Featured Student: Bryan See

Let’s start out with some quick facts about you…

Age:  32 Years Old

Belt: White

Profession: Law Enforcement

How many years in BJJ: 2 Years

Other martial arts: Muay Thai, Tae Kwon Do, Kenpo Karate

Where do you live: Chino, California

Where are you originally from: Chino, California

Other fun or curious information you'd like to share: 

I enjoy running and working out. I plan to run my second Baker 2 Vegas Run this year. During last year’s event, I ran 7.7 miles in 54 minutes.

Brazilian Jiu Jitsu Corona Student

Tell us what inspired you to train? 

Working in law enforcement, I have been in situations where I have had to use a variety of “Use of Force” techniques in my career. Prior to BJJ, I have never trained much on ground fighting/ grappling, which most fights or physical altercations end up. After signing up for BJJ, I realized that I enjoy this martial art and plan to compete.

What are the things you enjoy about BJJ? 

What I enjoy about BJJ are the techniques used to submit the opponent. BJJ has taught me to use leverage and technique over strength. It has also taught me to remain calm in situations where I am vulnerable. Patience is one of the key points to the BJJ experience.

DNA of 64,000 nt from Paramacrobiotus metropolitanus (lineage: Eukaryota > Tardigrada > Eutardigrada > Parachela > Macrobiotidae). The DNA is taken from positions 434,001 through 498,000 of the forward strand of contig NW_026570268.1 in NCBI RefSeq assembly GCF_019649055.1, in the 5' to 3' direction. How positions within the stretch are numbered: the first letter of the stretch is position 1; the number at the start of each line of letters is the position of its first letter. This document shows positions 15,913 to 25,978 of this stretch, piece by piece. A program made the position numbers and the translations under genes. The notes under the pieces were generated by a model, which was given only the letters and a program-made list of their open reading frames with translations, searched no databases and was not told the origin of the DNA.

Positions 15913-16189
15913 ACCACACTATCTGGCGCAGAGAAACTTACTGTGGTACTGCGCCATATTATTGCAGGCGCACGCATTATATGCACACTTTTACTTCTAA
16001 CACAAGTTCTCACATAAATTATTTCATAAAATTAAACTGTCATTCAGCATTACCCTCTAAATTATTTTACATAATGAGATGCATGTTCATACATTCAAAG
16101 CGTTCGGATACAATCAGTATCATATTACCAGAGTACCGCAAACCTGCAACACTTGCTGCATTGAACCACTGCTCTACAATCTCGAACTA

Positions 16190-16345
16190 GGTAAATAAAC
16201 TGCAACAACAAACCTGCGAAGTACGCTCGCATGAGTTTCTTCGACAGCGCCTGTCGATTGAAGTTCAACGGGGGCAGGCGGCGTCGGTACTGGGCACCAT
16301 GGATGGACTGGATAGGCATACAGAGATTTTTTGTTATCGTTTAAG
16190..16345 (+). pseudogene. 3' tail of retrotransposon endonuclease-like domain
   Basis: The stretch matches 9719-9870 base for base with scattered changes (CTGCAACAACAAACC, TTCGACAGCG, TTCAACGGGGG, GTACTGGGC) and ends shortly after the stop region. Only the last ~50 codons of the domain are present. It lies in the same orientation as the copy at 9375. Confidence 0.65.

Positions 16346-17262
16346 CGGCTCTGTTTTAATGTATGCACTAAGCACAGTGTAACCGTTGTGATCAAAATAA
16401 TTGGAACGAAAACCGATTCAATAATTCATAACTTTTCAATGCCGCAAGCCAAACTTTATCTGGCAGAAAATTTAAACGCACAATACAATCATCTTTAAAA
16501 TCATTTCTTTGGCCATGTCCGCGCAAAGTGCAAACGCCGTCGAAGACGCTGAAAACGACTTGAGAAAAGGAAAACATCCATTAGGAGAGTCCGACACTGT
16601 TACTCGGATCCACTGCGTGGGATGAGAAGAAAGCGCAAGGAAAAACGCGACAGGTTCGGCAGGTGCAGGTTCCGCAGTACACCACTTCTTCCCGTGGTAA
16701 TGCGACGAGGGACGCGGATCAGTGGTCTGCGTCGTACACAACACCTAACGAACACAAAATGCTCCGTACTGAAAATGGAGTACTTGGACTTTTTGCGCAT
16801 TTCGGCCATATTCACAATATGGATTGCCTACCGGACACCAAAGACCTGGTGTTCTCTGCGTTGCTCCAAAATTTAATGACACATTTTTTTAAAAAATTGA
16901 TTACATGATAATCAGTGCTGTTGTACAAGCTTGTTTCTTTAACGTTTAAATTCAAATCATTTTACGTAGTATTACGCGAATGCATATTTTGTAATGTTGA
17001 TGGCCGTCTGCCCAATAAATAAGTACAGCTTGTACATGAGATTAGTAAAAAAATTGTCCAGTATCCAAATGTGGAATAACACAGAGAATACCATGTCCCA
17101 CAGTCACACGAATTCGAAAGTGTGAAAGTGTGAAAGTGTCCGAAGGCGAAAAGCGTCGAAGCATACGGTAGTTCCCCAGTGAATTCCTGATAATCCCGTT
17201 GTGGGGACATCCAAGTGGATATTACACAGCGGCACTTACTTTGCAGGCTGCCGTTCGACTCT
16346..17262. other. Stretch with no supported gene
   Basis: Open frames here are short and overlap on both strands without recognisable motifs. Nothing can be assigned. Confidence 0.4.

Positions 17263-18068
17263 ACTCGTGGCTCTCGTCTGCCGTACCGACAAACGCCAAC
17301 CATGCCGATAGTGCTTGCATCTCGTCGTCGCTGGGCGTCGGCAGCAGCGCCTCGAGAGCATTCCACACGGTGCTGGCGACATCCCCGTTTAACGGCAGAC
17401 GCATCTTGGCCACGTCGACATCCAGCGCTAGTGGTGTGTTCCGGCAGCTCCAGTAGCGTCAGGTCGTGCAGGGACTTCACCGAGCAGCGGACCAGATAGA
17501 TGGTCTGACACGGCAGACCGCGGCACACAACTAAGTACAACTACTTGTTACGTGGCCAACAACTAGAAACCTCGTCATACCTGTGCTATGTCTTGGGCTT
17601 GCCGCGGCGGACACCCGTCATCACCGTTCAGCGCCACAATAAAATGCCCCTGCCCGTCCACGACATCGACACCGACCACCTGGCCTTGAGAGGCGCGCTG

Can you give us some examples of experiences you had that makes it worth training? 

BJJ helps me clear my head. It is worth training after a long stressful day in the office or out in the field. BJJ is a stress reliever and it gives me something to look forward to after work.  It is also worth training when you are surrounded with a good group of people. It is definitely worth training when you have an awesome professor like Professor JP and Coach Kim. People with positive influences set a positive vibe in the academy and it makes training enjoyable. 

What has so far been the most surprising experience for you when Training? 

When I first started BJJ, I rolled with a skinny 15-year old kid. I relied on pure strength, while he utilized techniques. This kid was able to submit me. Even though I was frustrated because of my defeat, I was even more determined to become a better BJJ practitioner. Over time, I learned how to defend myself better as I attended class.

If you were to pass on training advice to your fellow training partners, what would it be? 

BJJ is a lifelong journey. Do not rush to the next level or compare yourself to others. Enjoy the art by showing up to class and enjoy training. Be humble and learn from your mistakes. It is better to make mistakes in the academy, than to make mistakes when your life depends on it.